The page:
Predicting fire hazards on railroad track embankments with machine learning – Burn ML.
The It4 Forest team is proud to start a new project on fire prediction – an issue with high relevance. In Germany, the number of fires along railways tracks is increasing – as a result of climate change, with sometimes massive consequences for operations and affected infrastructure. Due to a lack of systematic investigations, little is known what causes such fires. As these hazards are expected to further to increase, in-depth knowledge of fire triggers and causes, as well as methodological knowledge of prediction tools, is needed.
The new project Burn ML starting 12/2022 addresses this gap, studies causes and develops methodological knowledge for prediction tools.
The project objectives are:
- to develop a data set for training a model, including data on past slope fires;
- to train a machine learning model for the prediction of fire hazards;
- to test a pilot application of the model with DB Netz AG.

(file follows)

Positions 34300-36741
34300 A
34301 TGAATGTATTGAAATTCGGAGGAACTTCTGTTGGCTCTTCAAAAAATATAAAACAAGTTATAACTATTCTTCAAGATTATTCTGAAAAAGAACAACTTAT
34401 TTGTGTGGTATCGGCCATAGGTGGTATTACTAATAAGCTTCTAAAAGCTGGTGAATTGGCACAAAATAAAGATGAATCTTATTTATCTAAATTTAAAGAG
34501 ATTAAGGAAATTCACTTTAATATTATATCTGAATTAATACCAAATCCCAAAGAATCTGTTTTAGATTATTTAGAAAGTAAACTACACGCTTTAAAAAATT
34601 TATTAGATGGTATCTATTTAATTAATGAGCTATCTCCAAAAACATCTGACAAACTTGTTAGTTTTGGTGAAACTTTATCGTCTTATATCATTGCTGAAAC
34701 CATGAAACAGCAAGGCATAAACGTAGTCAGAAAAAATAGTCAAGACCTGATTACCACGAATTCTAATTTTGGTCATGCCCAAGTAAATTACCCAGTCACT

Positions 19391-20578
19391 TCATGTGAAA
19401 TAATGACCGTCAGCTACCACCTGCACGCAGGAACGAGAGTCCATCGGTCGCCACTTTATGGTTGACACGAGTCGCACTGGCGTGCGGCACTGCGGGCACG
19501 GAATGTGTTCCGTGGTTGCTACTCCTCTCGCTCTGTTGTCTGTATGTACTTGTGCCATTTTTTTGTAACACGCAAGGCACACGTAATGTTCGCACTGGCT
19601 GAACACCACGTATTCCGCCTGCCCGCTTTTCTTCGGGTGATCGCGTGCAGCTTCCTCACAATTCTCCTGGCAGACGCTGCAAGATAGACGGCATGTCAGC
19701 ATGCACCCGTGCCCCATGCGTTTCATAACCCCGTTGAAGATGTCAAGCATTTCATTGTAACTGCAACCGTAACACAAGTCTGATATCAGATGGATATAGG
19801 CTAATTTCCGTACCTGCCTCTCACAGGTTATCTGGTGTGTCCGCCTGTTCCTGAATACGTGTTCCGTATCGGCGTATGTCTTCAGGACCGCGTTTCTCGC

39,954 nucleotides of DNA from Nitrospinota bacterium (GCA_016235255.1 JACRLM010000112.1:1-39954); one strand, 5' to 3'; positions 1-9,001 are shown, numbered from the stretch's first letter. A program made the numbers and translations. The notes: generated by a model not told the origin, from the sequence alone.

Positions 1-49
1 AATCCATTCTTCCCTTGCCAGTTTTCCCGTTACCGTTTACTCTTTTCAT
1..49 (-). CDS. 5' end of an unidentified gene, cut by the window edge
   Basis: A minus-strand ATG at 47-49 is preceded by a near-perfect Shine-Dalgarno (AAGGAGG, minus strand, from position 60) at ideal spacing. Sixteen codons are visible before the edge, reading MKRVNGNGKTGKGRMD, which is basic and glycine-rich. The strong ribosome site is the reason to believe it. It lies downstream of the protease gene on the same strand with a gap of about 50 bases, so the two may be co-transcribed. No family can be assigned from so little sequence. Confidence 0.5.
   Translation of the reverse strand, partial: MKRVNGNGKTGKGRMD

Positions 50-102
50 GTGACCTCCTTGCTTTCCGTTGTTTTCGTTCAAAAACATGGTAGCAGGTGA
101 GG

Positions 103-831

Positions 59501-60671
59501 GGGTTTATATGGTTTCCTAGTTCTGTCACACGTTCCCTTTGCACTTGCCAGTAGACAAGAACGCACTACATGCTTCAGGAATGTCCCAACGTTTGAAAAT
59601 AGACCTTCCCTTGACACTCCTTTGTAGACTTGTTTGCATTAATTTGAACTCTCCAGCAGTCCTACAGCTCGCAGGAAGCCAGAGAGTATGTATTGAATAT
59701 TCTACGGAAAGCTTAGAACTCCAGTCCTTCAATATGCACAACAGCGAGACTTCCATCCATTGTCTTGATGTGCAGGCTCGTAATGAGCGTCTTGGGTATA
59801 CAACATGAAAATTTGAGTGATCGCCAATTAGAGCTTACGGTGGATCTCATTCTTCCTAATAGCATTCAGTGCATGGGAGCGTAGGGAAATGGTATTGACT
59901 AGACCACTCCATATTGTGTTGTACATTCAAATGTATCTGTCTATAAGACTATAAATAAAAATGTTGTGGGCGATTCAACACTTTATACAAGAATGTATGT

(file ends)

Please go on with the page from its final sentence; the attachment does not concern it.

The activities of the project include the spatial identification of past embankment fires by analysing free satellite data on fires and land use and by linking this analysis to weather data from the German WD weather service (DWD) and infrastructure data from DB Netz. The data will then be recombined and analysed to identify potential initiating and contributing factors for embankment fires. Based on this preliminary work, the project team selects an algorithm and trains it to predict such fires. The testing of this algorithm with DB Netz AG and the accompanying discussion with stakeholders complete the implementation of this project.
The project will publish a documented machine learning classifier (in Python), a technical article with findings on triggers and drivers, and a prediction tool for slope fire risks. The results of the project will expand the knowledge of embankment fires and prevention options and enable infrastructure companies to take precautions more efficiently.
The project is implemented by a team from Adelphi and the University of Sustainable Development Eberswalde (HNEE). The project is funded by a grant from the mFund funding programme from the German Federal Ministry of Digital Affairs and Transport (BMDV).